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One of our Books of the Year 2014 The classic story of Lottie and Luise, two identical little girls who meet for the first time at summer camp and discover that they are twins, is famous as a film. Here, in this beautifully produced edition, Eric Kästner’s original is incomparably more subtle and touching while still being very funny. Having made friends, the two little girls decide they never want to be separated again and, what’s more, they want to get their parents back together. Swapping places, they each go and live with the other’s parent and try to adapt to an unfamiliar way of life. Can they keep up the pretence? And can they reunite their parents? A wonderful story brilliantly translated by Anthea Bell.
A Piece of Passion from Gesche Ipsen, commissioning editor I love Erich Kästner as much now as I did when I was young. His books are so precious to me, that I will buy new copies for friends who ask to borrow them, rather than lend them my own. Even my best friends… As a child, I devoured them without coming up for air. His plots are without fail exciting, and Trier’s illustrations both handsome and subtle – but there is much more even than that to it: Kästner writes like a dream, is very, very funny, and (most importantly) never patronises his readers. His child protagonists are never ‘just’ children. They are resourceful and imaginative, clever, cheerful, funny and brave – as well as sad, anxious and fearful. They are, in short, just like adults. Which is the truth about children, and is what makes Kästner irresistible even to readers of a rather more advanced age.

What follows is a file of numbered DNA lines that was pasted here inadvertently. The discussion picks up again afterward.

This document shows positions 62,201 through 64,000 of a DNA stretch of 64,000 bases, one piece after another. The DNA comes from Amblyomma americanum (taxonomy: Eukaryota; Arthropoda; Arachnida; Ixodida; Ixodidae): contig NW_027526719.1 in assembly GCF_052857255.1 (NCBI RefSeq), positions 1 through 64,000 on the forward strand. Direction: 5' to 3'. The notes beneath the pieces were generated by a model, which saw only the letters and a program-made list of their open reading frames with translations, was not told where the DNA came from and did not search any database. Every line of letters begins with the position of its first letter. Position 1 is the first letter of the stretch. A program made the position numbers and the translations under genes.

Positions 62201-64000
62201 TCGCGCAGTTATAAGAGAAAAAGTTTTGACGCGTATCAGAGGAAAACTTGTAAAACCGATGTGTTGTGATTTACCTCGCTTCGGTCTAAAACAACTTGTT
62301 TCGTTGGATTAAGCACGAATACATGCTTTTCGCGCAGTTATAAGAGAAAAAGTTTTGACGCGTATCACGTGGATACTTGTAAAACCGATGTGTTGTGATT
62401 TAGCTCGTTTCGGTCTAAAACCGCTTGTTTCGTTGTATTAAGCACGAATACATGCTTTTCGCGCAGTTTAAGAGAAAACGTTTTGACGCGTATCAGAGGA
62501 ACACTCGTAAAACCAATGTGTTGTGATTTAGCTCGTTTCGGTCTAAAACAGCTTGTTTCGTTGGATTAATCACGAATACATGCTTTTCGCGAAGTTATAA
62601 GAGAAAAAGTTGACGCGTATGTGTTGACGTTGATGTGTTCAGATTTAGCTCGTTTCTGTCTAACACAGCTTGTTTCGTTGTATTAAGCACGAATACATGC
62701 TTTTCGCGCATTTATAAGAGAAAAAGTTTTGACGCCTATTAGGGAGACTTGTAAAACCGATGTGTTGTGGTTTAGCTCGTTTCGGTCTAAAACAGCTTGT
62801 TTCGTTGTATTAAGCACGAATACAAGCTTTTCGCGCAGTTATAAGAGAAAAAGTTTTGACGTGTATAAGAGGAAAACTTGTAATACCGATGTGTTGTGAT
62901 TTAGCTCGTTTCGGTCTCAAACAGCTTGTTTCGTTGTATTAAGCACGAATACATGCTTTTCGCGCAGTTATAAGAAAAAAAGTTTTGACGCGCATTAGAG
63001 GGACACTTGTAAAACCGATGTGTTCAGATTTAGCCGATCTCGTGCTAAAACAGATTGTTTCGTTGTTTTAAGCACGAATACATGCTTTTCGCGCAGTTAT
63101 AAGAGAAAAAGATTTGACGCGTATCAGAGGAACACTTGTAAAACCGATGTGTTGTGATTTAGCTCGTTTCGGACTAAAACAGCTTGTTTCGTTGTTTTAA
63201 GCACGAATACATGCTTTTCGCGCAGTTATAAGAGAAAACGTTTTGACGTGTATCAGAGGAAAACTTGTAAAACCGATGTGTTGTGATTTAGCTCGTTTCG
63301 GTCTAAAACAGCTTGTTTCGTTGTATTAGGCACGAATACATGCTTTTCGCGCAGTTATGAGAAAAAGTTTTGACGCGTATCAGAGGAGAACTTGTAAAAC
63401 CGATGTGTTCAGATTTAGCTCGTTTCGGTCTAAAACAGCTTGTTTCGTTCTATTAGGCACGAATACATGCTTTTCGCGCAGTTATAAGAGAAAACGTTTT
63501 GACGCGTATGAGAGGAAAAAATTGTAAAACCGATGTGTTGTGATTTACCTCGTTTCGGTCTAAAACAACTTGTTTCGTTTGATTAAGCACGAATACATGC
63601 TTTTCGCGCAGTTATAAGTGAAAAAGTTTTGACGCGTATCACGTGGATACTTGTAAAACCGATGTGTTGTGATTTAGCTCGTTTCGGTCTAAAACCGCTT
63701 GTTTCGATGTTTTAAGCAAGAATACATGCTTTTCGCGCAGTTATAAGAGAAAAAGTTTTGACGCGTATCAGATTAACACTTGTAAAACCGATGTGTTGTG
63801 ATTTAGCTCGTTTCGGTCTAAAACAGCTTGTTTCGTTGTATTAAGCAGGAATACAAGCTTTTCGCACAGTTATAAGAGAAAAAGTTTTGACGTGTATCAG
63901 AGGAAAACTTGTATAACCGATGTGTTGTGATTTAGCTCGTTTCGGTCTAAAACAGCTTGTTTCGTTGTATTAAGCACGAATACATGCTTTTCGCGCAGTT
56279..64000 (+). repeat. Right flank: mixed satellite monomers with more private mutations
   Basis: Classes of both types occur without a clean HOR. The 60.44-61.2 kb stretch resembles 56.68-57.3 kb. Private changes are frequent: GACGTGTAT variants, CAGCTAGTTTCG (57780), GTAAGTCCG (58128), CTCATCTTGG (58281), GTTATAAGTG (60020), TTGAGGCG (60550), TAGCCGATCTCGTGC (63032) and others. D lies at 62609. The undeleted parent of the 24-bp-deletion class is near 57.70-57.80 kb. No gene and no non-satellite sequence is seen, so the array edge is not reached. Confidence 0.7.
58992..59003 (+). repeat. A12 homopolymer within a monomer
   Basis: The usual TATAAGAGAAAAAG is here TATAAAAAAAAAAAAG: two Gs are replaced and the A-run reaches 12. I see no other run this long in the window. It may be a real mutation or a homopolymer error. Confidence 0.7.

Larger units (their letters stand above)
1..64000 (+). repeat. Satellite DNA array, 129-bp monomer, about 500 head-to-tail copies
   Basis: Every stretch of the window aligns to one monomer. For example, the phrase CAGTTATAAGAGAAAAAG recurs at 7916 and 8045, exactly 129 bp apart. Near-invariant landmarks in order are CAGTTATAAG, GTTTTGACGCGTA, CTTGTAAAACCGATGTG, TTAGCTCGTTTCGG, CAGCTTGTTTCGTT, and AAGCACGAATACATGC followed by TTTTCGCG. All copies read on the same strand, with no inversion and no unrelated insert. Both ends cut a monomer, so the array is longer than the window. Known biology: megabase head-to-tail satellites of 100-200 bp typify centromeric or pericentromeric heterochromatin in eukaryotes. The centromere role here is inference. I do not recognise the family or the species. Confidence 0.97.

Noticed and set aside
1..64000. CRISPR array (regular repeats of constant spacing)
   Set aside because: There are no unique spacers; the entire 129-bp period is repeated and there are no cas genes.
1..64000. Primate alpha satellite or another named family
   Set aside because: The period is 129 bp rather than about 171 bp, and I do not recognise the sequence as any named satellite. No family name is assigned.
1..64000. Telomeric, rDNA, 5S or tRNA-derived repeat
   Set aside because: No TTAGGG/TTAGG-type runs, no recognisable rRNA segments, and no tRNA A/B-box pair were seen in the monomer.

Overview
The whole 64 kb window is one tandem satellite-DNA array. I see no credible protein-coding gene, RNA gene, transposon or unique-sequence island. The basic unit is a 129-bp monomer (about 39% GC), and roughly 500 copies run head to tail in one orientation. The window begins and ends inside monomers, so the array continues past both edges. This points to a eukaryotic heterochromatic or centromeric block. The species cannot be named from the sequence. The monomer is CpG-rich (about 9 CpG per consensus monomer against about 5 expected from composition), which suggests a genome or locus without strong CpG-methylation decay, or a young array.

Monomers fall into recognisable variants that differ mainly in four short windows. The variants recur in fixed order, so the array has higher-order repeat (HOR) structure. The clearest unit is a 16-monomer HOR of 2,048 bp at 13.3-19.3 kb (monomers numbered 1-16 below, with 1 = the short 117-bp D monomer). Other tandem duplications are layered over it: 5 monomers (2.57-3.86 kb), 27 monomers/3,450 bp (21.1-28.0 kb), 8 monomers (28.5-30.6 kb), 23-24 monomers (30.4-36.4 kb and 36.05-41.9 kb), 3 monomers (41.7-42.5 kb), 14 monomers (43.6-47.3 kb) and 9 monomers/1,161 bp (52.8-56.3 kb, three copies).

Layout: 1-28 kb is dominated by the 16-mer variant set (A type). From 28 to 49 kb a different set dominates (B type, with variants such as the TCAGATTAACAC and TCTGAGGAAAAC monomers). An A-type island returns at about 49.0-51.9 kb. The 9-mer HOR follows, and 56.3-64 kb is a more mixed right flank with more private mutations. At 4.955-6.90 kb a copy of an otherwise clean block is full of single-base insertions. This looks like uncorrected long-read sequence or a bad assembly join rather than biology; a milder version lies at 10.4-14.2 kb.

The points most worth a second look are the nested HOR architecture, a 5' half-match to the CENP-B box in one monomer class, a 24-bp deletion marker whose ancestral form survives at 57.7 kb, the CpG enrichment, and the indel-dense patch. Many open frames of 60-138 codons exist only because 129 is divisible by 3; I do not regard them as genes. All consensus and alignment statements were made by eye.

Luise has ringlets. Lottie has braids. Apart from that they look exactly the same. But they are sure that they have never set eyes on each other in their lives. When the two girls meet at a summer camp and discover the secret behind their similarity, they decide to switch places. Everyone is fooled (apart from the dog) and, despite a few mistakes and misadventures, everything goes to plan for Luise as Lottie and Lottie as Luise - until their father meets a young, beautiful woman and things start to unravel...
Funny, moving, affectionate and improbable, The Parent Trap has twice been adapted for film - but the book remains one of the great classics of German children's literature.
Anthea Bell is an award-winning translator. Having studied English at Oxford University, she has had a long and successful career, translating works from French, German and Danish. She is best known for her translations of the much-loved Asterix books, Stefan Zweig and W.G. Sebald.
Walter Trier's deceptively innocent drawings are as classic as Kastner's words; I never tire of them -- Quentin Blake
A treasure-trove of childhood reading Huffington Post
|Publication date:||6th November 2014|
|Publisher:||Pushkin Children's Books|
|Suitable for:||7+ readers, 9+ readers|
Erich Kästner began his career as a journalist and, later, a freelance theatre critic. In 1929 he published his first book for children, Emil and the Detectives, which has since been translated into nearly 60 languages and sold millions of copies around the world. He then went on to publish Dot and Anton in 1931 and The Flying Classroom in 1933, both illustrated by Walter Trier, whose elegant, perceptive illustrations grace numerous Kästner books. After the Nazis took power in Germany, Kästner’s books – thinly veiled critiques of society’s fall to fascism – were ...More About Erich Kastner
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